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The Designer's Notebook: Eight Ways To Make a Bad Tutorial
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The Designer's Notebook: Eight Ways To Make a Bad Tutorial


June 14, 2011 Article Start Previous Page 3 of 3
 

And finally...

Don't give them a tutorial at all. Devise what you think is an ingenious and totally intuitive interface, preferably without a HUD or any on-screen indicators that would prevent the players' complete immersion into your brilliant universe. Make it so transparently obvious that no instruction is needed. Throw them in and wish them luck.

One of the games I had to judge for the Innovation Awards did exactly that. The UI left me nauseated -- its 3D first-person view weaved drunkenly around, apparently in an effort to convey the notion that my avatar was feeling sick and disoriented.

It worked; before long, so was I. It also took me five minutes of experimentation with its supposedly intuitive user interface just to figure out how to open a door.

The totally intuitive user interface has been a holy grail of human-computer interaction for decades now. I'll be blunt: there's no such thing. Unless you're making a computer game about using a computer, the machine's input devices are unlikely to correspond to the real-world activity that the game simulates.

I worked on Madden NFL as far back as the Sega Genesis days, and I can tell you that choosing a play, then snapping the ball, passing it to one of several receivers, catching it, and running with it are not trivial with three buttons and a D-pad. We did it very successfully -- but we still had to ship a manual with the game. There wasn't room for a tutorial in a Genesis cartridge.

The arrival of the Wii controller and more recently the Kinect has moved the issue to the foreground again, and some people are very excited about the possibility of Minority Report-style interfaces. These folks have forgotten -- or probably never knew -- why the computer mouse was invented in the first place. Touch screens are tiring to use for long periods, because you have to hold your arm up all the time. Waving your arms around, as in Minority Report, is even more tiring. It might look very swishy and cool, but you can't do it for hours on end.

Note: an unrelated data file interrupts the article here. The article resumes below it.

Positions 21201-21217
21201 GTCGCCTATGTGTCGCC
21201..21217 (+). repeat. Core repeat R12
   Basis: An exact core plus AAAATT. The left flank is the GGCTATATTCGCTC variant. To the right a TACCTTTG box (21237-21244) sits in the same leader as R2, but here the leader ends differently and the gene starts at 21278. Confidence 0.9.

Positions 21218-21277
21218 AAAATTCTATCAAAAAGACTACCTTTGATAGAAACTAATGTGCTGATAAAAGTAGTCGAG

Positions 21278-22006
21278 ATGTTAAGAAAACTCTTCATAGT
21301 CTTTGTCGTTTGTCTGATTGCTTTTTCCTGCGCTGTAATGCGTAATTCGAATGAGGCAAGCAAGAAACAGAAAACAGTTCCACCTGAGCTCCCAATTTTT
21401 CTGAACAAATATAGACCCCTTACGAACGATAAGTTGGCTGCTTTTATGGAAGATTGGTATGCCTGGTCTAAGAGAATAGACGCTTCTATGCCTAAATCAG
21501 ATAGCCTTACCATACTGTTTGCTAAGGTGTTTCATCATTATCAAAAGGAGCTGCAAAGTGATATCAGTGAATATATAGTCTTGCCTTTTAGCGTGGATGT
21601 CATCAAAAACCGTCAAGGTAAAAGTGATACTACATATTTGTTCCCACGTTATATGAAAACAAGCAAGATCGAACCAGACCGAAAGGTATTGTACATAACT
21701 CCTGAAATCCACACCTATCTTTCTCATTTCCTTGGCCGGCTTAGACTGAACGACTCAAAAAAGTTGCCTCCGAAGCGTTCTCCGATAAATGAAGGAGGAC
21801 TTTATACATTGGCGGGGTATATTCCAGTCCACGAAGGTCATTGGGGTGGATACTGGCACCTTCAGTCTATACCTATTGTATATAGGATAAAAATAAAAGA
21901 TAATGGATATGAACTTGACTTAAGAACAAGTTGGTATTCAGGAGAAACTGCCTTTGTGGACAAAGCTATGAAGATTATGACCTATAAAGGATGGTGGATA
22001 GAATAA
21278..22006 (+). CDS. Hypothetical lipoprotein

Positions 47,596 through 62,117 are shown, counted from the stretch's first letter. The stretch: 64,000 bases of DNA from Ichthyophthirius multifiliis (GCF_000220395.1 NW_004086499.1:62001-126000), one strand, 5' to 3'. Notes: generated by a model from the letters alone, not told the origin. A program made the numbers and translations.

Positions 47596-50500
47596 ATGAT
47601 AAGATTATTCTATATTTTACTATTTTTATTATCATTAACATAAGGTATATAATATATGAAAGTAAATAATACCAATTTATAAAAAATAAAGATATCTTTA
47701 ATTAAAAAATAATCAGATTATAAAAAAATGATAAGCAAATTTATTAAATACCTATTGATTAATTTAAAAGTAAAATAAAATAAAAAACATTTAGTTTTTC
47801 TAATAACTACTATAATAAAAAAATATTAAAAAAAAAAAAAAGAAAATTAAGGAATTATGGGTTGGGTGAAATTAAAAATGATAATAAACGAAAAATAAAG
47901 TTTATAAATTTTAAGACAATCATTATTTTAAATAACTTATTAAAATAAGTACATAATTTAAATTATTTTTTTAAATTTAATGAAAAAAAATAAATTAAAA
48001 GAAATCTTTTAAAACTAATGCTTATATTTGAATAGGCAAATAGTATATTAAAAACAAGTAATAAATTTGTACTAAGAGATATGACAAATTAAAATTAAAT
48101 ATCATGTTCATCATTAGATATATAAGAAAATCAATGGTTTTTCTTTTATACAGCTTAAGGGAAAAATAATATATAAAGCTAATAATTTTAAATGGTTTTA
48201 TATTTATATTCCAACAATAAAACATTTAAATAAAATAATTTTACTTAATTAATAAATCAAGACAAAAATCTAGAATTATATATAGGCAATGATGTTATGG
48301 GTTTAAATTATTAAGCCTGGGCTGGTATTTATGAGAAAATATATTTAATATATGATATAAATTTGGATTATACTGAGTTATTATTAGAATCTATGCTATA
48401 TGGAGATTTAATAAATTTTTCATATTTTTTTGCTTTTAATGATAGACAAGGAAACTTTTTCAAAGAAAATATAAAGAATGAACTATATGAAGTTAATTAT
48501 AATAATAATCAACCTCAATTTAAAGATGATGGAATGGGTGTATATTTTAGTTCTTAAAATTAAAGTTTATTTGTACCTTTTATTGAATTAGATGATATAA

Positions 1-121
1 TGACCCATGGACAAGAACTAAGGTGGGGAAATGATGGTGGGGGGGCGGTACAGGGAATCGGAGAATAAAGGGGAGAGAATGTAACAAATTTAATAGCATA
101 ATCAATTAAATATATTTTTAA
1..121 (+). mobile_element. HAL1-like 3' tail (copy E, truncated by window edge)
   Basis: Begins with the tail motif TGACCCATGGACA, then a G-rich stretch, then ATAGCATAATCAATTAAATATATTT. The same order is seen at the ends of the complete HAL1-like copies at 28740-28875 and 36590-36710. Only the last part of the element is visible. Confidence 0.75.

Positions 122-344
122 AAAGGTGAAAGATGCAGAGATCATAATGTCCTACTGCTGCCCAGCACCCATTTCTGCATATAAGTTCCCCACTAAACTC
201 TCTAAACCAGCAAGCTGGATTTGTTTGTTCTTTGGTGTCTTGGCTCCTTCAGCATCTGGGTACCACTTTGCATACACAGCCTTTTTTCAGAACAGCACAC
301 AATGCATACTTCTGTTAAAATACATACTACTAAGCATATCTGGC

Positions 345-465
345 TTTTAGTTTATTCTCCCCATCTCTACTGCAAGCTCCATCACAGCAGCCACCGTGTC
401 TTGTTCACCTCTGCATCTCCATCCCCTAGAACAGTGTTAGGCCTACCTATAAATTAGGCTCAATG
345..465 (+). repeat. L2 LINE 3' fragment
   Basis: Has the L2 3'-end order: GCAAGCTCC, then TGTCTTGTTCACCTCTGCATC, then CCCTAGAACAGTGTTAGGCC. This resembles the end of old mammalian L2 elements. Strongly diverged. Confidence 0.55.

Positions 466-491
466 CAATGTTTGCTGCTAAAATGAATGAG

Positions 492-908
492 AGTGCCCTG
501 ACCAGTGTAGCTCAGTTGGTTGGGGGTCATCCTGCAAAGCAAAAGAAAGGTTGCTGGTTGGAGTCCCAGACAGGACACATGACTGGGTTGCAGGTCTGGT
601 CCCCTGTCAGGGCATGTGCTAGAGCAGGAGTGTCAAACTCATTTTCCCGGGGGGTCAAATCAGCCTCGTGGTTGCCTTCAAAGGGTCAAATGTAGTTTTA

Players don't need a tutorial as much if they have specialized gear, of course -- a high-end joystick for flight simulators (but they'll still have to press a key on the keyboard to lower the landing gear), or the DK Bongos for playing Donkey Konga. But you can't count on the player owning these devices unless you ship them with the game, and that means he still needs a tutorial or a manual for his ordinary controller.

Put simply, your user interface must map the machine's controls to game-world activities, and somehow, somewhere, you're going to have to explain that mapping. And your interface almost certainly isn't as intuitive as you think it is. You've been playing your own game for months or years, so it's second nature to you, but your players are new to it. They need a tutorial. Really.

Conclusion

Some of you might have noticed that this isn't very constructive criticism. I have identified a number of things not to do, but I haven't told you how to create a good tutorial. That's because it's hard to create general rules for a medium as diverse as ours is. A tutorial for a shooter game will necessarily be very different for one from a construction and management simulation. The best positive advice I can offer that covers all the cases is, be sure you try out your tutorial on complete novices -- and your game too, for that matter.


Article Start Previous Page 3 of 3

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